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The Connection between Gum Disease and Alzheimer’s

Alzheimer's Awareness Gum DiseaseJune is Alzheimer’s and brain awareness month. It is a month to spread awareness and educate people about brain diseases (such as Alzheimer’s) that can affect cognitive function to a crippling degree, and often make autonomy difficult (or impossible) for patients who suffer from it. Alzheimer’s is not yet fully understood; but there is ongoing research that offers more and more hope each year when trying to understand the disease. It is important that we educate each other on the causes and symptoms of Alzheimer’s, so that the fight against it can start at home. Preventative measures and early detection are crucial in the battle against Alzheimer’s disease. Did you know that current research suggests that periodontal disease and Alzheimer’s may be linked? According to 2017 article published by the National Center for Biotechnology Information, the latest studies have shown that people who have chronic periodontitis for at least 10 years have an estimated 70% higher risk of developing Alzheimer’s than people who do not have chronic periodontitis.

What is Gum Disease?

Gum disease is a general term for diseases that are found in the gums. Gingivitis is the mildest, whereas periodontal disease can become quite problematic for multiple reasons. So, what are the signs of gum disease? In its early stages, gingivitis can sometimes be nearly undetectable if you don’t know what to look for. The most common symptom is red swollen gums that bleed easily. Discomfort is difficult to detect, and there are not many signs of gum disease that are a good indicator in the early stages. If left untreated, gingivitis can transform into periodontal disease, which is much more serious and difficult to reverse. Bacteria introduced by gingivitis can spread beneath the gum line, and produce toxins that irritate the gums. This causes your immune system to initiate an inflammatory response to rectify the issue by turning on your body and destroying the gum tissues and bone material that support your teeth.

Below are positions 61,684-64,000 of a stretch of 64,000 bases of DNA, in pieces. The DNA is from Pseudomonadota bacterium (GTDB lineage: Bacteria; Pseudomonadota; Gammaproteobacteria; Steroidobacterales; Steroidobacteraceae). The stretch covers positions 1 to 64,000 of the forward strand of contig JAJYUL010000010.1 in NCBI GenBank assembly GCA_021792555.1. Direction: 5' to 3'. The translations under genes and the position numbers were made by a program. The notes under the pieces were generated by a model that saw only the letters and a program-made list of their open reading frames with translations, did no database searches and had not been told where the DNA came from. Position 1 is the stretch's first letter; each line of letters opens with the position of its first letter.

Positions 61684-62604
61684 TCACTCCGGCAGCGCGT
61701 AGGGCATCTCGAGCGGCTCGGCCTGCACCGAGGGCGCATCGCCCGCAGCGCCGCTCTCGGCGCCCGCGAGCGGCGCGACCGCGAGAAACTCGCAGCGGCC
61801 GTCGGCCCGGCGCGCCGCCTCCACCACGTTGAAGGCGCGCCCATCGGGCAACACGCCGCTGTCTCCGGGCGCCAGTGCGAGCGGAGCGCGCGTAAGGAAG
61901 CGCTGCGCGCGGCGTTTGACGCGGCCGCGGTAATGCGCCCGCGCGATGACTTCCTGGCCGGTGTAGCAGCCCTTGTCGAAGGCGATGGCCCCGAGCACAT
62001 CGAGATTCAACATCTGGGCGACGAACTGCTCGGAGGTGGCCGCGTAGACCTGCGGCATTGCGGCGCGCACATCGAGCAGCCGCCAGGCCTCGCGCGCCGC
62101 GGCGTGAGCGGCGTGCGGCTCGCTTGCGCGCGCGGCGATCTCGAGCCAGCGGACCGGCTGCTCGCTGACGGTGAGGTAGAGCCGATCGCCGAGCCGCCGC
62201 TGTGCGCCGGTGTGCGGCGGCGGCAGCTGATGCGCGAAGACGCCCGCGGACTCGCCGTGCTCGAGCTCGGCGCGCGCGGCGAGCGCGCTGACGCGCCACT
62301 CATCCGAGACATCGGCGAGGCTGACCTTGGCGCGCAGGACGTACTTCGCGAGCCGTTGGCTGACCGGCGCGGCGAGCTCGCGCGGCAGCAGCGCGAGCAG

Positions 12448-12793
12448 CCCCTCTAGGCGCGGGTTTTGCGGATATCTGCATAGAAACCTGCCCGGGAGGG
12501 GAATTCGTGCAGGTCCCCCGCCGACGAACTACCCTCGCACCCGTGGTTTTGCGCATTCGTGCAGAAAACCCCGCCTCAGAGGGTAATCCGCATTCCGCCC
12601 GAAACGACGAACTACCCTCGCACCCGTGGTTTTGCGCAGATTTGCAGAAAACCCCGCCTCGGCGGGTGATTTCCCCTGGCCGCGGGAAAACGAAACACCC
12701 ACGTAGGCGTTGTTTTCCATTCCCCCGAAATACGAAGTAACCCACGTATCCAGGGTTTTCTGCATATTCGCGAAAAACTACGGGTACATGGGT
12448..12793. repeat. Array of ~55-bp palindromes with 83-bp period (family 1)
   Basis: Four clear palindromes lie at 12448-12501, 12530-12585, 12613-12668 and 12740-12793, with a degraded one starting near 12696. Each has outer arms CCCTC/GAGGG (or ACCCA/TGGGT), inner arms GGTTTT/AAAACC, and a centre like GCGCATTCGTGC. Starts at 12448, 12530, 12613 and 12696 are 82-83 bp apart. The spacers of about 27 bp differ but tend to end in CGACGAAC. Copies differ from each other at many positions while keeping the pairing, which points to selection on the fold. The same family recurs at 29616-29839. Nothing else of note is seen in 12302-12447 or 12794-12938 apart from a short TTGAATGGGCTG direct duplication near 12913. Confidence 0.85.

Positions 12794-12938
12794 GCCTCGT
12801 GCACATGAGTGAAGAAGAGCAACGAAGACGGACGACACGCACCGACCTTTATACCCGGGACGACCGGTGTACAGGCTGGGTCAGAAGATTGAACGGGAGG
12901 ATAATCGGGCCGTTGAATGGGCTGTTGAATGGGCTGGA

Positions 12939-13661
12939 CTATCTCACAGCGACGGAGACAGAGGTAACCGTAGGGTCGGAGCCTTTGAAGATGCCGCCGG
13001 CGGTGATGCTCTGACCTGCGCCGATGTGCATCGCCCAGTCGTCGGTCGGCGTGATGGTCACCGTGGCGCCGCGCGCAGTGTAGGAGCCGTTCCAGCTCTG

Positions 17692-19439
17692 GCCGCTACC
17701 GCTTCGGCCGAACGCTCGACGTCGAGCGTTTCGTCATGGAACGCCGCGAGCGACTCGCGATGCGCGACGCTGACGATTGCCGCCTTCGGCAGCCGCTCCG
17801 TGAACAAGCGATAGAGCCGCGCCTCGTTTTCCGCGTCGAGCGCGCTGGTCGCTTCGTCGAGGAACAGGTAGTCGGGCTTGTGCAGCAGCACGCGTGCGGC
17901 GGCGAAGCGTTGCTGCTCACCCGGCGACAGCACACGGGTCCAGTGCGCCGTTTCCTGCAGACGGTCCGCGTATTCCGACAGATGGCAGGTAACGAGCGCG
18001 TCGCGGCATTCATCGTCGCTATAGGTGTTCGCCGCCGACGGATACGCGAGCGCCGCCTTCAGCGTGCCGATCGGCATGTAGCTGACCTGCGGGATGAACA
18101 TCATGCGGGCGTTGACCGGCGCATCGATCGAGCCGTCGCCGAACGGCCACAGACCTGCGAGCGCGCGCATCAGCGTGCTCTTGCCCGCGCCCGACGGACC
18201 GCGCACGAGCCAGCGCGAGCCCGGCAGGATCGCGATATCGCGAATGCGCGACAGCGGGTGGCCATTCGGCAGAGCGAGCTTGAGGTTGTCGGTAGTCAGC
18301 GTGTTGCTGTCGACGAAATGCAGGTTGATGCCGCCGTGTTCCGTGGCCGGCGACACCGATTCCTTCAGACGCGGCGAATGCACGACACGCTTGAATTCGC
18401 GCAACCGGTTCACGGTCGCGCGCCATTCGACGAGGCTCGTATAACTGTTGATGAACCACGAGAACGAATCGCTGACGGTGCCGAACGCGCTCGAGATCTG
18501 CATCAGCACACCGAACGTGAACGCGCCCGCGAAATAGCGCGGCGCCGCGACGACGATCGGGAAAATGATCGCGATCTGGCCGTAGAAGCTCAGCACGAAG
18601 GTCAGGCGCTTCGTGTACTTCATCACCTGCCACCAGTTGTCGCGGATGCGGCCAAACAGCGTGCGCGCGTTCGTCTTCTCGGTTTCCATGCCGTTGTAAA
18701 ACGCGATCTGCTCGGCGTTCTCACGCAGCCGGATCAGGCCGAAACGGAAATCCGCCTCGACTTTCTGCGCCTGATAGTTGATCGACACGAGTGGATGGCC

What is Alzheimer’s Disease?

Alzheimer’s is a form of dementia often associated with (but not limited to) older patients. Onset develops slowly and usually get worse over time. As a result, assisted living arrangements will often need to be made for patients who suffer from it. So what causes Alzheimer’s disease? Contrary to some beliefs, Alzheimer’s is not a normal part of aging. It is important to differentiate between what could simply be a matter of aging, or something much more serious, such as dementia. Early Alzheimer’s disease symptoms include: memory loss that disrupts daily life, challenges planning or solving problems, difficulty completing familiar tasks, time or place confusion, trouble understanding visual images, new problems with spoken or written words, misplacing things and losing the ability to retrace steps, withdrawal from work and social activities, and changes in mood or personality. If you or a loved one are experiencing a number of Alzheimer’s disease symptoms, talk to a physician as soon as possible.

The Connection between Gum Disease and Alzheimer’s

As we mentioned earlier, studies have shown evidence of a link between periodontal disease and Alzheimer’s. Bacteria can actually enter your bloodstream through normal activities such as brushing or chewing. This is compounded by the fact that bacteria can more easily enter your bloodstream if gum disease is present, and gums are bleeding frequently. Once in your bloodstream, the bacteria can make its way into your brain. From there, your immune system triggers an inflammatory response, and valuable, healthy brain tissue can be destroyed in the process. The destruction of this healthy brain tissue can lead to the early stages of Alzheimer’s disease symptoms.

Laser Gum Disease Treatment in Forest Hills, NY

For more information about how to prevent gum disease or gum disease surgery in Queens, NY click here. Alternatively, call us on 718.878.4878. We’re standing by to help you with your dental needs.

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